Imagine you made it in the pro category. Very few of you are already there, it’s not that great sometimes, but you’re a pro and that’s that. Now imagine that your brother is the one people define as awesome. He smokes opponents in the sprints, time trials, uphill, is a great descender or a combination of all of them. Miguel Indurain has a brother, Prudencio, who I followed way back when both made their living in the pro ranks. Miguel was on his way to winning all sorts of events, and Prudencio followed suit, as in “went with him”, not the winning kind of following suit. A facsimile version of his older brother, at times he’d be deployed as a decoy for fans, photographers or autograph seekers, posing as Miguelón so he could offer his bro a break from the multiple race-day requests. Prudencio wasn’t nearly as prolific a victor as Miguel, his main status being “Miguel’s Brother”. And not only he had to contend with the demands of a passion-filled nation hungry for victories, it might have been burdensome, to say the least, to be compared day in and day out with the other Indurain. And I wonder how other pros handled it, and I wonder about the Simon (see-moan, not sigh-mon) brothers from France, a litter of 4 riders with various levels of abilities. Pascal’s (the oldest brother) claim to fame was as leader of the Peugeot team (and having Phil Anderson as his domestique) at the 1983 Tour, until he crashed while in yellow and relinquished his status as captain. The other 2, sandwiched between Pascal and François, had modest success spanning the years between late 80s and early-mid 90s. The runt, François, book-ended the dynasty by getting his share of wins, plus a stint in yellow during the 2001 Tour. Naturally not all sibling pros enjoy the talent of the main man. Jura Sagan and Cesare Cipollini come to mind, although some can break that trend.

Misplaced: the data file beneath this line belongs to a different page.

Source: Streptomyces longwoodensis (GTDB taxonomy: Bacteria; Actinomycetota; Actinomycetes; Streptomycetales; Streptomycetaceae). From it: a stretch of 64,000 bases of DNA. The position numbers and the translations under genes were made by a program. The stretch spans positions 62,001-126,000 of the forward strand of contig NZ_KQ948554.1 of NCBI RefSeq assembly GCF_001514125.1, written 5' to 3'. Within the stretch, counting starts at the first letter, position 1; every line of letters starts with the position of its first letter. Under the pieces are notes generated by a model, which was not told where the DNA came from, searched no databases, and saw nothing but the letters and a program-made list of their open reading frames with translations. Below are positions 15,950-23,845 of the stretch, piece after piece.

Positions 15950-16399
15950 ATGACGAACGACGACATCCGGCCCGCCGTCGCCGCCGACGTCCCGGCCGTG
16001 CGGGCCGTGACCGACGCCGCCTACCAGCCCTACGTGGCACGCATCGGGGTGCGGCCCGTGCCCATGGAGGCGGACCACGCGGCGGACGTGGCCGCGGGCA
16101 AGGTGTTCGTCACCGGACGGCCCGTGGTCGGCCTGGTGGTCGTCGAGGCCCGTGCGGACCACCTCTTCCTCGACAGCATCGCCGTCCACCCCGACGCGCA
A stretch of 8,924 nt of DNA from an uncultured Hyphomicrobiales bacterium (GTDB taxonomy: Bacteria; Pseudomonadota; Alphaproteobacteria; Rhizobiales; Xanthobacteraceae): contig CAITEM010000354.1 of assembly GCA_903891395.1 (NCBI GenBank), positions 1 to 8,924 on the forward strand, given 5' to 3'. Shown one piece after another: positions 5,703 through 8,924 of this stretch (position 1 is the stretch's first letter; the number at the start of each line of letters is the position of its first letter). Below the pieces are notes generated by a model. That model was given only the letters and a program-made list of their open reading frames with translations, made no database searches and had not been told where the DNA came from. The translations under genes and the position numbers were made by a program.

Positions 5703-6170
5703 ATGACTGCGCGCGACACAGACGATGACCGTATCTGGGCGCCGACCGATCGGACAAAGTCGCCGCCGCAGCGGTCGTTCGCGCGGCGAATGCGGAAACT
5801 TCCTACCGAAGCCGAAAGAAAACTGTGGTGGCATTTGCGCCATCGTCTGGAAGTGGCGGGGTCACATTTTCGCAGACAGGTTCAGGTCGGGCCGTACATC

Which brings us to our own local scene. As I toed the line at last Tuesday’s training race, I noticed a familiar face, or familiar faces. Like the McCormack brothers, who did and still do rip the legs off the sockets of most everyone in the New England area (with their kids following suit - as in winning), the Keough clan has proved to be a formidable crew of racers, from top to bottom, encompassing road, bmx and cross disciplines. All the five of them showed up, plus the father, who still races. Of them I became friendly with Jake (United Healthcare), as we’ve met several years ago, when he was a tiny junior with restricted gear ratios, high spin and a searing sprint. His younger brother Luke, also became professional for Mtn Khakis not too long ago. Seems this set of kids keep feeding the pro ranks every 2 years or so, every single one of them distinctive, skilled and honed through seasons of hard work, passion and racing. I am sure they get comments, comparisons and confused looks from fellow racers as they do resemble each other. Will they all be successful? Probably, maybe, who knows. But every each one of them will have their own set of glories and renown, every one of them a hallmark of New England bicycle racing.

And now we’re straight back to Prudencio and me, even though this isn’t really about me here. Yes, Miguelón was the reference, and forever they’ll be juxtaposed as “no, not him, his brother”. To which I’d like to add: yes, you, Prudencio. He’s the younger Indurain, he bore the brunt, carried it fluidly, while looking good in the process. The one and only Prudencio, no one else could do what he did.

And he’s unique like that, all by himself. As for the other Elétrico, well, the last I heard he’s just as bald, but not nearly as fit and handsome as this guy.


Plateau des Allumettes Mouillées

By: Gustavo Cinci Jul 18